The Beaver’s Journey

Norwegian survivors

A man inspecting a beaver lodge

Although the beaver disappeared from most of Scandinavia, a beaver population had survived in the Åmli area of Norway.

Beaver gnawing on wood, Karl-Heinz Frommolt (collector),
Museum fuer Naturkunde Berlin, Tierstimmenarchiv, CC BY-NC-SA

This was largely thanks to Nicolai Benjamin Aall (1805-1888). Nicolai took over the Næs Jernverk ironworks in Tvedestrand after his father, Jacob Aall, died in 1844. He was an avid hunter - he is said to have personally shot about 40 bears - with a private taxidermist on his staff. Nicolai also had a collection of world-class insects and birds.

Some time after taking over the ironworks in 1844, Nicolai banned the hunting and trapping of beavers on the company's property. The ban applied not only to the area around the ironworks, but also to the extensive properties the company had 40 kilometers inland, which was used for the production of trees that were to become charcoal.

We do not know exactly why Nicolai decided on this ban, but given his active interest in hunting as a leisure activity, it is not unlikely that Nicolai had seen a clear decline in the number of beavers he could hunt. Robert Collett, a zoology professor who made surveys of beavers in Norway in the late 1800s, gave Nicolai's far-sighted ban the credit for saving the Norwegian beaver from dying out.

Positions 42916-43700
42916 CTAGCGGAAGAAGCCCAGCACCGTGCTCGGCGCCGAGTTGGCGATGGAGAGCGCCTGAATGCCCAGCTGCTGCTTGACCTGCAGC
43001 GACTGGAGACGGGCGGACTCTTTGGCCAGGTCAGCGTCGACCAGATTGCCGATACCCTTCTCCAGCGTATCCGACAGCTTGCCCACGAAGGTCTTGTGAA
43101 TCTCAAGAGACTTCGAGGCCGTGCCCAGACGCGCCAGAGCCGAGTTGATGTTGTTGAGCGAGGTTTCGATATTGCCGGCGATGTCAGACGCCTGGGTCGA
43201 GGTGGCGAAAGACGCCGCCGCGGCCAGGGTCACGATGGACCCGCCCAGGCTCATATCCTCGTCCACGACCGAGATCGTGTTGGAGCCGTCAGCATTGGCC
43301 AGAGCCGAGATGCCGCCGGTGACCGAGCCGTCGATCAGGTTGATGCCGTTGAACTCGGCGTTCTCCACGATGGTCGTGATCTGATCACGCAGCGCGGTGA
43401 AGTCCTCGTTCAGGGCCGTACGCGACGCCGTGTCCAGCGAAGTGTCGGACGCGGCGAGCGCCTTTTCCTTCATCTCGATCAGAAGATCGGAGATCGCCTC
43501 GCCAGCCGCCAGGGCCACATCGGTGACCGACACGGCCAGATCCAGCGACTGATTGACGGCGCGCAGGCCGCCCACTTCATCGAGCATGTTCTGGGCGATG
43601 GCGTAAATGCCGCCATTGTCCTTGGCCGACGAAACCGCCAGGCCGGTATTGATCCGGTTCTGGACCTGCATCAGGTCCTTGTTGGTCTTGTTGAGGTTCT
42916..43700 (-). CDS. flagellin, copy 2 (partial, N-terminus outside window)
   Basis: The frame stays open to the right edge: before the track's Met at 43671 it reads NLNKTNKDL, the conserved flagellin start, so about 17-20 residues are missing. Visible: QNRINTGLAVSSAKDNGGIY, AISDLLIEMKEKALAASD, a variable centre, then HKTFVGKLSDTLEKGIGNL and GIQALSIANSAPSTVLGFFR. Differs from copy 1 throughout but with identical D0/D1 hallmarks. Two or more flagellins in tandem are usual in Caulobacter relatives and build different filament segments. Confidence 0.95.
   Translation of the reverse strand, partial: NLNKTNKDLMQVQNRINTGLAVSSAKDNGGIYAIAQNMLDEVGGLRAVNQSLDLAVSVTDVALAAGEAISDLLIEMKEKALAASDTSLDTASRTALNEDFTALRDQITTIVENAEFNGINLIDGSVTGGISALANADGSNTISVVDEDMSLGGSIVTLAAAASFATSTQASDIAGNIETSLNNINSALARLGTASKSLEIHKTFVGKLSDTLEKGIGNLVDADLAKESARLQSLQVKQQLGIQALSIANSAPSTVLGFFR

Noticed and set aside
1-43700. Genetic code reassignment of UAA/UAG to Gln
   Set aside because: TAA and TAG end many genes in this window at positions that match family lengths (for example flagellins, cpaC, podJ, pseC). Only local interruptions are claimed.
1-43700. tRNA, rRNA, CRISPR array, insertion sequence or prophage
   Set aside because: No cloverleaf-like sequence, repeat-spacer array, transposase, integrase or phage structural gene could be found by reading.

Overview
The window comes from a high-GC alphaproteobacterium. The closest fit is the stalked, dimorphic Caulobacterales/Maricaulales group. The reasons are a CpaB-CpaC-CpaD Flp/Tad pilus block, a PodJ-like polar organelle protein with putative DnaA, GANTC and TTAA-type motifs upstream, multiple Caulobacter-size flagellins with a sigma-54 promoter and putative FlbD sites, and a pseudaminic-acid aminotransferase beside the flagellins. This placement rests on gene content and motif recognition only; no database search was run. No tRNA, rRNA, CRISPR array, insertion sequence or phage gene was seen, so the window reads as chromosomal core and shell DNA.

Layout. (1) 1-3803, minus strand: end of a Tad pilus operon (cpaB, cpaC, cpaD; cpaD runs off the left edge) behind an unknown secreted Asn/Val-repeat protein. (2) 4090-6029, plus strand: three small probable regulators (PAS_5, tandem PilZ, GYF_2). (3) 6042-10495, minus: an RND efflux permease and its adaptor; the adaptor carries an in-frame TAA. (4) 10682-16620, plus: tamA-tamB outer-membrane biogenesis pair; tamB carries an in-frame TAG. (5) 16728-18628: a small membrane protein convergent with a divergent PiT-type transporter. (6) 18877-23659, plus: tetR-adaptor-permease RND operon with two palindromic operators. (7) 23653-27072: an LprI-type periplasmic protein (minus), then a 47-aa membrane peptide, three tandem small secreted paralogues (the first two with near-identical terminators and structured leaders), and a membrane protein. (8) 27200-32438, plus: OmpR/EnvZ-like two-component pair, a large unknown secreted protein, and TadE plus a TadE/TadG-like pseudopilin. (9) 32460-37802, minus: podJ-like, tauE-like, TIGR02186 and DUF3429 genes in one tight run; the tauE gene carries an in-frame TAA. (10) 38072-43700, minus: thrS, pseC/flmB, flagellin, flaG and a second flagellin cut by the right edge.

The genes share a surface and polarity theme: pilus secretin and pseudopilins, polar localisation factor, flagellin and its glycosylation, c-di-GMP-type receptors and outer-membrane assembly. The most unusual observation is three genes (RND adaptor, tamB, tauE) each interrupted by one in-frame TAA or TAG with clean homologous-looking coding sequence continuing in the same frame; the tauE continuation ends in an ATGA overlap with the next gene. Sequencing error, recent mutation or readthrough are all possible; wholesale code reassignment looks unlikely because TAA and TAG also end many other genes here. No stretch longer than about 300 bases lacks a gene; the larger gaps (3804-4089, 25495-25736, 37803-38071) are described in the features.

Restrictions on beaver hunting were also a national concern in Norway.

The Law on the Extermination of Predators and the Conservation of Other Game, which Professor Halvor Heyerdal Rasch (1805-1883) drafted in 1845, prohibited beaver hunting for a period of ten years. A version of the law passed in 1863, but was only enforced during the months of August, September and October, and only by landowners.

In the 1890s, when there was a discussion about building a railway from Arendal to Åmli, Collett lobbied for stronger protection of beavers.

The danger Norway's largest beaver population is exposed to through the railway facility through Åmli, is in my opinion, so great that its total or at least partial destruction must be considered certain, if it is not in some way assisted.

Robert Collett's letter to the Royal Department of the Interior

In 1895, beavers were protected throughout the year in the region, followed by total protection throughout Norway in 1899. In 1910, the beaver population was estimated to have already increased to 1,000 animals.